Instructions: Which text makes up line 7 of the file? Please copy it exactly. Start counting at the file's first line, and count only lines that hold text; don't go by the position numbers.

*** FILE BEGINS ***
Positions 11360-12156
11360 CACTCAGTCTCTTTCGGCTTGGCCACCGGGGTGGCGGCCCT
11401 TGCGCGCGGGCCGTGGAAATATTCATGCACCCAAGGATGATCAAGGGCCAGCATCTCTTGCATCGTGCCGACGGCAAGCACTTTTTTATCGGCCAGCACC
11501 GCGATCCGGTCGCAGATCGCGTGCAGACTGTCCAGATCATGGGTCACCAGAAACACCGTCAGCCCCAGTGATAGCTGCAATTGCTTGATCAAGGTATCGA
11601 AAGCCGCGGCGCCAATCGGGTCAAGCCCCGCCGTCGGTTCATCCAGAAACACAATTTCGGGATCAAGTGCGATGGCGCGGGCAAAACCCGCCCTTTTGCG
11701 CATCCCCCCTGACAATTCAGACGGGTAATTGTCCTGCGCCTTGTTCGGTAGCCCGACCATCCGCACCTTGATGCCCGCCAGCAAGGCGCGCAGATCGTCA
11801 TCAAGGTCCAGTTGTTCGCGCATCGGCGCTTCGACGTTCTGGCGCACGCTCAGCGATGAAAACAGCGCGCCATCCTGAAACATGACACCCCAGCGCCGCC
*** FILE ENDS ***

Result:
11801 TCAAGGTCCAGTTGTTCGCGCATCGGCGCTTCGACGTTCTGGCGCACGCTCAGCGATGAAAACAGCGCGCCATCCTGAAACATGACACCCCAGCGCCGCC